lonesome roads

Traveling often turns you into a wide-eyed child. You arrive in a new place, half-asleep after a long and drowsy journey, and you have to figure out all the basics all over again.

The money looks like it belongs in a Monopoly box, but you have to get your head around what each bill is and how much it translates to in dollars (unless you’re in Cambodia which uses US dollars, but only perfect condition ones (and they give you change in riels instead of coins)).

You look out into the chaotic, teeming traffic and wonder if you’ll ever get across the street or if you should just live on this corner with the lady selling fragrant grilled sausages. Your eating implements are different (no knives in Thailand), the toilets are bewildering (where is the toilet paper and what is that hose in the corner?), and seemingly no one in the world except Americans uses a top bedsheet, at least not anywhere I’ve been.

All of this difference is, of course, one of the points of travel. Unless you’re the type of person who stays in a Hilton everywhere and goes to Pizza Hut, and then I don’t know why you’d bother leaving America at all.

But when you’re traveling long-term, it’s easy for this constant difference to become overwhelming. Sometimes when I’ve been moving around a lot, someone will greet me and I’ll just stare bewildered, trying to figure out which country I’m in and how I say hello and where the hell I’m going.

So I’ve been finding pockets of sameness, of friendly faces, when I need them. These constants vary depending on where I am: right now it’s a vegan cafe with comfy beanbags on the floor and friendly Burmese staff who know my name. It’s previously been a pocket-sized wine bar in Venice with a great Aperol Spritz, a quiet coffee shop in Siem Reap with amazing mango smoothies, the corner patisserie in Paris where the baker knew my name and helped me with my French.

This search for small constants is about more than just physical comforts, though I won’t deny the brief exquisite happiness a perfect croissant can bring when all you’ve been eating is rice. It’s about feeling seen in a life where everyone you’ve known for more than five minutes is an ocean away, which is especially heightened when you’re traveling solo.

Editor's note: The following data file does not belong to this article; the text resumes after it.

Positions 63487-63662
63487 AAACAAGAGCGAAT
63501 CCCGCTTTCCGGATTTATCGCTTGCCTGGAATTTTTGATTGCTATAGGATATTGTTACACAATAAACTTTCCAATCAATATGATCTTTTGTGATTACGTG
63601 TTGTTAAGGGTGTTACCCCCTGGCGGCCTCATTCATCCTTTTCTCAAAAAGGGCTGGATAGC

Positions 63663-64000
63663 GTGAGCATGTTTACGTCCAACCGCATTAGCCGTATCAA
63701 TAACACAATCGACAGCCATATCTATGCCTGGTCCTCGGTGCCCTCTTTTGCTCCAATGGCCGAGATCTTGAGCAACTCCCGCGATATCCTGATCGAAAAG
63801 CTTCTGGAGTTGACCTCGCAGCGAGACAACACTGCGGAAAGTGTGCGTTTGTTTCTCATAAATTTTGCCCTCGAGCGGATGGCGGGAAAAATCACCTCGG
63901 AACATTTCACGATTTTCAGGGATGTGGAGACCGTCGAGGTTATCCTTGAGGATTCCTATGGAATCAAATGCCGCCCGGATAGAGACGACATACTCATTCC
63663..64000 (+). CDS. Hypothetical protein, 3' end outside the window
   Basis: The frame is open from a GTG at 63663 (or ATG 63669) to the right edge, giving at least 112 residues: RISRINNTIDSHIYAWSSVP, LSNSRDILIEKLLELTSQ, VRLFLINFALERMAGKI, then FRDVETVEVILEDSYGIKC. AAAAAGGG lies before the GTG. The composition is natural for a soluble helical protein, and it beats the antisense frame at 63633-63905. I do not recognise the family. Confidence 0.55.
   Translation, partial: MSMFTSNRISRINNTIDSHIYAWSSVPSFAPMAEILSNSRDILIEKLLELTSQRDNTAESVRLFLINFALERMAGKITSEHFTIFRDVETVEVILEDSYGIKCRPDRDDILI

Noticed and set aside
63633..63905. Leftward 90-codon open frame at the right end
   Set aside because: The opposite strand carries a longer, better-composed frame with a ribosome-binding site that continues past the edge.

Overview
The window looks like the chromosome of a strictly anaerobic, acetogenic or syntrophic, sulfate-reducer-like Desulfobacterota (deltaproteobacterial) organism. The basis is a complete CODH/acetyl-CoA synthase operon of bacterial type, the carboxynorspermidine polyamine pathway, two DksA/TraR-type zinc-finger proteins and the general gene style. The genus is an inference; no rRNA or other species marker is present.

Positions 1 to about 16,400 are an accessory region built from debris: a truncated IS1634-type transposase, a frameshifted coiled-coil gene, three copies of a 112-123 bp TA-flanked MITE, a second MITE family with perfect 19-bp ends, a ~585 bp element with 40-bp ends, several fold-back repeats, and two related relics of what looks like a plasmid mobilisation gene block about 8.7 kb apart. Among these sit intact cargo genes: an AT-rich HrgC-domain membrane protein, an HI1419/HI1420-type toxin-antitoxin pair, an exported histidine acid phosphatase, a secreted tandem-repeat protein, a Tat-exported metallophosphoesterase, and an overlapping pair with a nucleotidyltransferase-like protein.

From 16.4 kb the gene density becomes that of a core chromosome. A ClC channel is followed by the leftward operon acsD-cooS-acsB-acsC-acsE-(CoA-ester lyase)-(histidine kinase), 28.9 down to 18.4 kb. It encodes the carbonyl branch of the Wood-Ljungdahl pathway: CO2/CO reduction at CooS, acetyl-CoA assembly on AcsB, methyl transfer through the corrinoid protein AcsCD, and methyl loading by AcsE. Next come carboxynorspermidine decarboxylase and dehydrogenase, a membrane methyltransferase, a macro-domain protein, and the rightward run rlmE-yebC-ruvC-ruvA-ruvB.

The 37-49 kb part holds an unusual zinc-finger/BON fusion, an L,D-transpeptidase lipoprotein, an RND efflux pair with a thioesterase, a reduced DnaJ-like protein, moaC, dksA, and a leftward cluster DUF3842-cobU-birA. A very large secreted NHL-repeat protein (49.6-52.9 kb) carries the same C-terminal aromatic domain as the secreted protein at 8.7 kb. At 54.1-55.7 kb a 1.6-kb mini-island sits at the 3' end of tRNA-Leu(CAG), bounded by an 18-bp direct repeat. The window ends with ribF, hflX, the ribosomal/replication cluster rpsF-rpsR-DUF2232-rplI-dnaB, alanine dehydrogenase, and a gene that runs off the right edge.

You can feel some days like you’re only a little ghost in a sea of strangers who look right past you. Slipping into a place where you’re recognized, where you know how things work and what you like, can feel like that moment on a long trip where the bus finally jerks to a stop and you revel in the fresh air and stable ground for a precious few minutes.

I’ve spent the last two weeks on the island of Koh Phangan in the Gulf of Thailand doing… nearly nothing. Gentle yoga over the ocean every morning, those comfy cafe beanbags for lunch, a nap in the air conditioning to escape the blinding heat and sun, a lounger on the beach and a dip in the ocean before dinner watching the sun set. That’s it. No touring, no pushing myself to socialize, no adventures or taxis or buses or traffic. It’s been exactly what I needed right now: feeling grounded by the sea and the sand and my stillness.

And then, just like that, I’m recharged and ready for the next destination/language/currency/customs/visa process and the next beautiful thing awaiting me (Bali, on Wednesday!).

Leave a Reply

Fill in your details below or click an icon to log in:

WordPress.com Logo

You are commenting using your WordPress.com account. Log Out /  Change )

Google photo

You are commenting using your Google account. Log Out /  Change )

Twitter picture

You are commenting using your Twitter account. Log Out /  Change )

Facebook photo

You are commenting using your Facebook account. Log Out /  Change )

Connecting to %s

%d bloggers like this: